Singaporean authorities are taking what started off as a viral post from an exasperated netizen on a broad daylight license plate change very seriously, and are now investigating the matter.
On May 18, a man uploaded what would turn out to be an image ultimately published in national newspapers in both Singapore and Malaysia, of an individual at a Johor petrol station openly changing his island-state registered license plate on his BMW sports car.
20may2018spotted by members the bmw driver using #SLX27E on its way back to…
Initially shared across car sites and citizen action pages, it eventually came to the attention of unimpressed authorities who launched an investigation, finding that the second set of plates actually belonged to a Hyundai Elantra car owner.
SG Road Vigilante conducted its own inquiry into the matter, accessing Malaysia’s online traffic ticketing and car information portal MyEg, and discovered that the car in question had been busted speeding along a Malaysian highway.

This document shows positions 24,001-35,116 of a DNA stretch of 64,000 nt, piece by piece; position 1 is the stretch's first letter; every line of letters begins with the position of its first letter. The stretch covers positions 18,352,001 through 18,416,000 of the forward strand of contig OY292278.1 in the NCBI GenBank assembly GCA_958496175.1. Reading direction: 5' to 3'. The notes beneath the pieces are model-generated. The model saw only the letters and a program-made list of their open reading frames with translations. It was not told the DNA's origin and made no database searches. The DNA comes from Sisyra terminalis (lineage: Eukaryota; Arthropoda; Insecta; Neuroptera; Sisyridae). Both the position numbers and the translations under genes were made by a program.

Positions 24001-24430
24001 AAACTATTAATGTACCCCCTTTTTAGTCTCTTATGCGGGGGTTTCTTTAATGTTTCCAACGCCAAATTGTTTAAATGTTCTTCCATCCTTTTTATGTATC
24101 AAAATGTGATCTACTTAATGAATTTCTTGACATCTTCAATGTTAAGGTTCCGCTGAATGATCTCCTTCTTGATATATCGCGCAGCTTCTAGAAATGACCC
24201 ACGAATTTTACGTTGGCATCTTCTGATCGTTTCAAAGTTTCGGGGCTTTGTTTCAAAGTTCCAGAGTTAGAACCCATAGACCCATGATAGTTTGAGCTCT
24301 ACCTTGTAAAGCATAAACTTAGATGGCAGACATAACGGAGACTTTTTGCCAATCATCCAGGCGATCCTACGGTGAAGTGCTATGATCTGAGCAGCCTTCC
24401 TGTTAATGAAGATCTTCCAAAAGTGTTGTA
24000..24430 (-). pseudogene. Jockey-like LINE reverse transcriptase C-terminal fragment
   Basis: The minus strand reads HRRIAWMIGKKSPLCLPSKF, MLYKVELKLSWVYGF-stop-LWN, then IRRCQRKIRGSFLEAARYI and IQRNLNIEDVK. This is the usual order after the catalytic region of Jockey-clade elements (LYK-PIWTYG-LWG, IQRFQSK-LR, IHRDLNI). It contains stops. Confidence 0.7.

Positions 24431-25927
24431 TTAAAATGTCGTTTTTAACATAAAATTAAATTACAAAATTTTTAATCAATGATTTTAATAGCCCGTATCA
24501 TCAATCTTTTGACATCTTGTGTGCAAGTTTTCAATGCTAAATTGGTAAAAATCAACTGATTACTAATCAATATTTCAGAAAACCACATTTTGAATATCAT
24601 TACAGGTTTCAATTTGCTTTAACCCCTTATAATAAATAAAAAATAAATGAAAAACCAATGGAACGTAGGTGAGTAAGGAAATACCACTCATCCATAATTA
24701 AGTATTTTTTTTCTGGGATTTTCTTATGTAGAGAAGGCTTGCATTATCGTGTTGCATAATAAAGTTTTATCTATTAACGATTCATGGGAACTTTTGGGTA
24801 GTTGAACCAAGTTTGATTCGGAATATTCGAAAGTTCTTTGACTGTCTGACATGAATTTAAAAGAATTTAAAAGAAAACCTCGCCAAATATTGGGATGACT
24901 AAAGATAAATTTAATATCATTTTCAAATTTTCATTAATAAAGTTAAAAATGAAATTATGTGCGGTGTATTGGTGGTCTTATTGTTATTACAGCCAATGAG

Plot twist: Speed cameras captured an image of the BMW, but with the Hyundai’s license plate within an hour after the switch was spotted. An RM150 (S$49.30) fine for the infraction has been sent to the Hyundai-registered plate.
It should be noted that it is illegal in both Malaysia and Singapore to use a car plate that is not the one your car is registered to.
Today, Singapore’s Land Transport Authority confirmed that the Elantra’s car owner had launched a complaint with them last week.
The BMW driver was busted at a petrol station in Gelang Patah, Johor, near the Singapore border. The Straits Times spoke to an eyewitness, who told them of their shock that the man would be so brazen as to change his plates in plain sight.
“The (BMW) driver was so arrogant and a very bad example for Singaporeans. What if he had got into an accident in Malaysia and someone had been injured or killed?”
Under Malaysia’s Road Transport Act, driving a vehicle with a license plate that is not registered under said car can get you up to RM5,000 (S$1,642) in fines and a maximum one-year jail term. Oh, and a possible car seizure. In Singapore, using an unlawfully switched car plate will result in a maximum fine of S$5,000 and/or a maximum jail term of one year.